A range of options
Still, some companies have managed to thrive in spite of headwinds. The chart below shows a range of restaurant stocks and how they've performed over the last year and the last five years.
|Company||Market Cap||Trailing P/E Ratio||1-Year Stock Growth/(Loss)||5-Year Growth|
|Chipotle Mexican Grill||$9.3 billion||64.1||
|McDonald's (NYSE:MCD)||$141.1 billion||25.6||44.9%||
|Darden Restaurants (NYSE:DRI)||$12.1 billion||25.1||33.2%||138.1%|
|Domino's Pizza (NYSE:DPZ)||$9.6 billion||42||32%||370.8%|
|GrubHub (NYSE:GRUB)||$6.2 billion||104.9||80.8%||109.4%*|
Chipotle looks like the worst of the bunch. It's been the worst performer over the last one-year and five-year spans, and is the most expensive based on P/E except for GrubHub. The burrito roller was once a market darling and essentially pioneered the fast-casual revolution, but its E. coli crisis in 2015 drove customers away, and the company has yet to find a way to bring them back; efforts like its queso rollout have fallen flat. More recently, the stock has moved higher on anticipation of a new CEO, as the company launched a search for a new leader at the end of November.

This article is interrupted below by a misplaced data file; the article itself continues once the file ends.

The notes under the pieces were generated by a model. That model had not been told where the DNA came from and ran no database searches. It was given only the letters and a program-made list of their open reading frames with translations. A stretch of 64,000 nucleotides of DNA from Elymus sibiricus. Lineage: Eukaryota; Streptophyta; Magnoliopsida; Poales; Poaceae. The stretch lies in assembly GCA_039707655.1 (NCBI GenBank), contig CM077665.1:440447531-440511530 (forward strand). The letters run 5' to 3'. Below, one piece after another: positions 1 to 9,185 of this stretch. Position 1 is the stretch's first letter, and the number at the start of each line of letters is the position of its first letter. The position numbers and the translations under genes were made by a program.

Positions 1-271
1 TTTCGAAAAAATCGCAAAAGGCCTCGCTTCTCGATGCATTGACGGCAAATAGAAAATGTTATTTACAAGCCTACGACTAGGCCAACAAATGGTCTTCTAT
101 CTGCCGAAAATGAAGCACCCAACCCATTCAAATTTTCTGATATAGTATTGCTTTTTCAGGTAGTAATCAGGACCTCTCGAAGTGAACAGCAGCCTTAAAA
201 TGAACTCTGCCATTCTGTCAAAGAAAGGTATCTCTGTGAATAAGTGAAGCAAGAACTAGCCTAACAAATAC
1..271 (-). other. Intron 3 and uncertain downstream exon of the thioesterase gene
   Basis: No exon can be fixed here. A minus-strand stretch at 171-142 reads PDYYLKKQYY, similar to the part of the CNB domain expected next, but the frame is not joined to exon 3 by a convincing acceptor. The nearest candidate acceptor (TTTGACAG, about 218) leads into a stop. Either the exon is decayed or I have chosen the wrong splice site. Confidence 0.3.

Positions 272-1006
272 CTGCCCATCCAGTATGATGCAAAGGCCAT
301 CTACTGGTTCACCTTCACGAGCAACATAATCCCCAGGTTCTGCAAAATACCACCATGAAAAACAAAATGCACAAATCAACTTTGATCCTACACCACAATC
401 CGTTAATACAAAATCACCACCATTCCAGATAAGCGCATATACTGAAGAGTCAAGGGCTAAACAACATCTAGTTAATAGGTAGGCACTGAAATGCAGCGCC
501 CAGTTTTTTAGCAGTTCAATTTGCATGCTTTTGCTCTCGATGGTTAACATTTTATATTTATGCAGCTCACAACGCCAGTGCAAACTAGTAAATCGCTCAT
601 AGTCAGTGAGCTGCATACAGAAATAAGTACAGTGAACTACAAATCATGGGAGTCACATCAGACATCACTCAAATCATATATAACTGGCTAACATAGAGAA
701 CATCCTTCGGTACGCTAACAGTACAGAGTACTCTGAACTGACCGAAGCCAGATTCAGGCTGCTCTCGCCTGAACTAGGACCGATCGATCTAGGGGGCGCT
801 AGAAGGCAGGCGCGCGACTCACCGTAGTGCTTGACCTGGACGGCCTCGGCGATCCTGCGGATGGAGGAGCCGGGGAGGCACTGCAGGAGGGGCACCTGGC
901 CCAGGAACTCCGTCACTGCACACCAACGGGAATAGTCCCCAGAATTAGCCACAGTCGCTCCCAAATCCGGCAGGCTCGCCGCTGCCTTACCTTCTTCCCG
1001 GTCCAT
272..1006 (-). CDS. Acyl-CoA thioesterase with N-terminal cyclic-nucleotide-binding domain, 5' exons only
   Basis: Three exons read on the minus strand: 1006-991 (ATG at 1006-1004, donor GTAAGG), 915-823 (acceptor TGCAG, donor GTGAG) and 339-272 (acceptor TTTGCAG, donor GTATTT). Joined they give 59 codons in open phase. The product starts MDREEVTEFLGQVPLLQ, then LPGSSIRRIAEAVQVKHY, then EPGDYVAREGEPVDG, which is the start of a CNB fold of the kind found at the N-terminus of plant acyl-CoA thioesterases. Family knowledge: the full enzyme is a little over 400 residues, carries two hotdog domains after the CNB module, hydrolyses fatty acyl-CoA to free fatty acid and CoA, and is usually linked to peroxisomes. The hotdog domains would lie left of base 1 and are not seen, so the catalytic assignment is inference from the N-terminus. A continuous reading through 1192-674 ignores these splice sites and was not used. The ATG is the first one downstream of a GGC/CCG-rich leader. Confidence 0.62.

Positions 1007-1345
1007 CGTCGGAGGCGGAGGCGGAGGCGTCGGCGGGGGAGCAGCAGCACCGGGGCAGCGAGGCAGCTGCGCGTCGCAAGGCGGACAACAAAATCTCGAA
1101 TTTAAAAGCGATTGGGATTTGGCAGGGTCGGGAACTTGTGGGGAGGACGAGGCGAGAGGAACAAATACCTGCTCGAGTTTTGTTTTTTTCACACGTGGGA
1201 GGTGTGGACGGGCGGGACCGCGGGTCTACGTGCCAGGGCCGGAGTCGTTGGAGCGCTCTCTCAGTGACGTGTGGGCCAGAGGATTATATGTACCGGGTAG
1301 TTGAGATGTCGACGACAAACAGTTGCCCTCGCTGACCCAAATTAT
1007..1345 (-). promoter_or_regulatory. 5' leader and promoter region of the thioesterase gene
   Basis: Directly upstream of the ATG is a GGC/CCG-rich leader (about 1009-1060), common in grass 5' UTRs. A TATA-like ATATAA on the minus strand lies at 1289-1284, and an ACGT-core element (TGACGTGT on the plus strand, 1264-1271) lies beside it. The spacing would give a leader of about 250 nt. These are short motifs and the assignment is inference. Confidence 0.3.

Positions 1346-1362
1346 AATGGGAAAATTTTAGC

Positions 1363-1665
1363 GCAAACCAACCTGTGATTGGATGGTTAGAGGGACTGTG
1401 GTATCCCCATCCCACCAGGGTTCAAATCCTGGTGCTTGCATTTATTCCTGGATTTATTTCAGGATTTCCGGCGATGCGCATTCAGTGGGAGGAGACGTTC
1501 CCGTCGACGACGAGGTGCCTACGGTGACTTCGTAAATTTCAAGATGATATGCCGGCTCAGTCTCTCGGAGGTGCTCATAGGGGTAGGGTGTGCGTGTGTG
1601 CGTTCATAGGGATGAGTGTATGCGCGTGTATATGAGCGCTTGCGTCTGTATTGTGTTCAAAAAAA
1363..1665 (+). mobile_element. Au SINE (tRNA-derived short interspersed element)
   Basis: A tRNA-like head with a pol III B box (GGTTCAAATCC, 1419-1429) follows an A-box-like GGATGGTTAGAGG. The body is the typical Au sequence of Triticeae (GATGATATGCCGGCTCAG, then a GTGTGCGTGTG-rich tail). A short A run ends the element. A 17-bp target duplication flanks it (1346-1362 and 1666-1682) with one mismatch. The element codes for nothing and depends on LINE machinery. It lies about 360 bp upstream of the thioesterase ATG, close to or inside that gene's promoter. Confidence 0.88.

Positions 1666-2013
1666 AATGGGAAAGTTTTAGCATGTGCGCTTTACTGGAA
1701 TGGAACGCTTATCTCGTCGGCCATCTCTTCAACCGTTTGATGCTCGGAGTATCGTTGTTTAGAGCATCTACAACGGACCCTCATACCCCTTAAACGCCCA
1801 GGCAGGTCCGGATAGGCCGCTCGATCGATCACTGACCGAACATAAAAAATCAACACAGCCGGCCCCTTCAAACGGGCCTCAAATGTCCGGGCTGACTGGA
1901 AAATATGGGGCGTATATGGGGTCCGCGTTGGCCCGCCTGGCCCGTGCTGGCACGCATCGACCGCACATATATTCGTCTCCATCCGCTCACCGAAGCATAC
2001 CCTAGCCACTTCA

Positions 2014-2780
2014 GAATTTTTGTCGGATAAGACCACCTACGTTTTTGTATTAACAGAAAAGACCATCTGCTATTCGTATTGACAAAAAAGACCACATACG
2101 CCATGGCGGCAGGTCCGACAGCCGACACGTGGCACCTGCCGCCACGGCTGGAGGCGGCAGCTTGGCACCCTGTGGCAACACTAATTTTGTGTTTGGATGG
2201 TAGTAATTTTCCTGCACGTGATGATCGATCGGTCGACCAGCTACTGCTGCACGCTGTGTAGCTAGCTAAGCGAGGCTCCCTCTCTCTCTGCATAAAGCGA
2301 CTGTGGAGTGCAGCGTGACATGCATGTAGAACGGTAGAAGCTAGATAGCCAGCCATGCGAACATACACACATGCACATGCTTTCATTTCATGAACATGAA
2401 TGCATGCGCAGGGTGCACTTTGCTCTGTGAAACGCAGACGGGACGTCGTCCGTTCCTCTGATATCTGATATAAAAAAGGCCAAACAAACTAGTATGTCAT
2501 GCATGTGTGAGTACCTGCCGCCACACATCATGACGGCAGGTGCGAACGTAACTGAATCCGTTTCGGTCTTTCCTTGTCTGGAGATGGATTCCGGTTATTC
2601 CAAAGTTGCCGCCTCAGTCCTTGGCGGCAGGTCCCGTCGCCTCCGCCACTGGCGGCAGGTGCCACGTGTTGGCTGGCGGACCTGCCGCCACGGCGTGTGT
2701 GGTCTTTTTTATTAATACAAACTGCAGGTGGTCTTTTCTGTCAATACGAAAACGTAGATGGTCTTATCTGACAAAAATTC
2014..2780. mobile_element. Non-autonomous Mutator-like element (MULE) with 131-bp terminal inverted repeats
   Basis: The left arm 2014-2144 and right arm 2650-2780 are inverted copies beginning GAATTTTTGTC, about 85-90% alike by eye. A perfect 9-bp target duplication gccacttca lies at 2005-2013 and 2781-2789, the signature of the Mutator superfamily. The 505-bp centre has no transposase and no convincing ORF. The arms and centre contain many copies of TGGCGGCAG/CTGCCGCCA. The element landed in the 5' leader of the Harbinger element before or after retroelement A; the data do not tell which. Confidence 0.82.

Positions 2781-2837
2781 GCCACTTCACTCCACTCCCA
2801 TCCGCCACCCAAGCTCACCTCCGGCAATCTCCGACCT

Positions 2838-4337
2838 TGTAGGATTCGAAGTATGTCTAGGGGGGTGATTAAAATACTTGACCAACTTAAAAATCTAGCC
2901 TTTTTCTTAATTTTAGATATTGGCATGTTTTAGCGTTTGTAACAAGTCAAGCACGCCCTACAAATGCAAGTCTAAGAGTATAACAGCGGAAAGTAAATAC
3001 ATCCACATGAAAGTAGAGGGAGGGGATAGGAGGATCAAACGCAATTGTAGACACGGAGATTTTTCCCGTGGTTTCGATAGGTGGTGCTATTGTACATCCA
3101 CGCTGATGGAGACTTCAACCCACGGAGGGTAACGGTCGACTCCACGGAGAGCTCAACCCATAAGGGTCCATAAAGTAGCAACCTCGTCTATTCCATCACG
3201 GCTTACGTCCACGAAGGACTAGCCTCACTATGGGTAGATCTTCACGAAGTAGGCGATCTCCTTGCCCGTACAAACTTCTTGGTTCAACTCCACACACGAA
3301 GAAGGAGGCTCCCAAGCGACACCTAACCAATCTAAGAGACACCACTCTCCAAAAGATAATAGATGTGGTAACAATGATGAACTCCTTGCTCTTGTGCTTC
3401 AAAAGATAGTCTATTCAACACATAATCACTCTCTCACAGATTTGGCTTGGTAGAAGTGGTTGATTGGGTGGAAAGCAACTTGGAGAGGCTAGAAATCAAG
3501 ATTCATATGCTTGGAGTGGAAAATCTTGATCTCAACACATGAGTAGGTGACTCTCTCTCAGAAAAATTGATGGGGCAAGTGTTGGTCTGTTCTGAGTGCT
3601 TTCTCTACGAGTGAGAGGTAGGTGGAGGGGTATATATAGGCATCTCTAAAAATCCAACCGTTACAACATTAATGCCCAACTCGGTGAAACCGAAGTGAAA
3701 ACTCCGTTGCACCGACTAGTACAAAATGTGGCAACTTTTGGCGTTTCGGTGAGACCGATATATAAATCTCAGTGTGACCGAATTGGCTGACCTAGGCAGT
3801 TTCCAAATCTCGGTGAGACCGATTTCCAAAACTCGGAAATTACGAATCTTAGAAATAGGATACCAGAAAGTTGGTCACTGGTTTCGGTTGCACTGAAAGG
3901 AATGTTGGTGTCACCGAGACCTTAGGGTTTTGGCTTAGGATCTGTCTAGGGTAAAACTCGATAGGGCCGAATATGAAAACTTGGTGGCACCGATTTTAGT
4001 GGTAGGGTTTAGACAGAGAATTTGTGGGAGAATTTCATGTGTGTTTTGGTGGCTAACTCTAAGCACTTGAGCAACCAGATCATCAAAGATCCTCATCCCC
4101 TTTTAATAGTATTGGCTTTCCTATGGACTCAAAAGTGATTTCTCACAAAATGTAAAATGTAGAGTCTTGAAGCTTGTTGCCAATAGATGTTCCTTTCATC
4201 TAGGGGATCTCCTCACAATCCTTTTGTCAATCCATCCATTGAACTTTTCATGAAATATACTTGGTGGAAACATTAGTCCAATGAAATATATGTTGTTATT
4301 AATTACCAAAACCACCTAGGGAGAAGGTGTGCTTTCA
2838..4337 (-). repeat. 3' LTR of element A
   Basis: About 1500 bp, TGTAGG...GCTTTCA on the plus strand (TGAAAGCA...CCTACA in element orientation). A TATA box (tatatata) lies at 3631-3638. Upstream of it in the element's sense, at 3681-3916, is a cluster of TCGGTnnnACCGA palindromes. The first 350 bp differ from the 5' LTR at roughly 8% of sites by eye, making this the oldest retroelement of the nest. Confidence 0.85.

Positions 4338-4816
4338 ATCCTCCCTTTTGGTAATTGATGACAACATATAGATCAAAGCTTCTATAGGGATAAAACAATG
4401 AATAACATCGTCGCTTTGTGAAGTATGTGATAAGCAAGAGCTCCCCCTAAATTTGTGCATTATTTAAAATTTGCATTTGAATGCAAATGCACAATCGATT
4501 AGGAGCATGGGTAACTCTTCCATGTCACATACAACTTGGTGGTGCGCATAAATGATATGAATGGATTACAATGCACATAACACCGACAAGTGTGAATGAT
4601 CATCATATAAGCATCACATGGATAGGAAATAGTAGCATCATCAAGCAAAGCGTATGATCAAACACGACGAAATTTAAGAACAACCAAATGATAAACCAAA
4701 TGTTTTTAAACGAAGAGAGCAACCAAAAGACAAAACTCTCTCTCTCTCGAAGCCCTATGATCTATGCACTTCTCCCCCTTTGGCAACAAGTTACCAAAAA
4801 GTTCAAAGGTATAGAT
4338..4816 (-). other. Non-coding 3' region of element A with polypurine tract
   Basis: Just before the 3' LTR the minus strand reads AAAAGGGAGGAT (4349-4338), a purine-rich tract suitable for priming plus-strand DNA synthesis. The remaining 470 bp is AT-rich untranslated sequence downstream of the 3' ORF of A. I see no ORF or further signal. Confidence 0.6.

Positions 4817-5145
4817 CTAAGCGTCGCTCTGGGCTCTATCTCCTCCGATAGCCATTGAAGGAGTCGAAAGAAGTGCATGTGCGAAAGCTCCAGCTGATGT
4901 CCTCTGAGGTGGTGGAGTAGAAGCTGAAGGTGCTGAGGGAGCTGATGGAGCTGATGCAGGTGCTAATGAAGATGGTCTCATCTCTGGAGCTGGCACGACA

McDonald's may offer the best example of the kind of impact a new CEO can have. Since Steve Easterbrook took over the Golden Arches in March 2015, shares have nearly doubled as Easterbrook has boosted performance with tactics like all-day breakfast and a revamped dollar menu, as well as refranchising restaurants abroad. As a result, McDonald's is significantly outperforming the restaurant industry: global comparable sales jumped 6% in its most recent quarter, and were up 4.1% in the U.S. Earnings per share increased 55% in the quarter.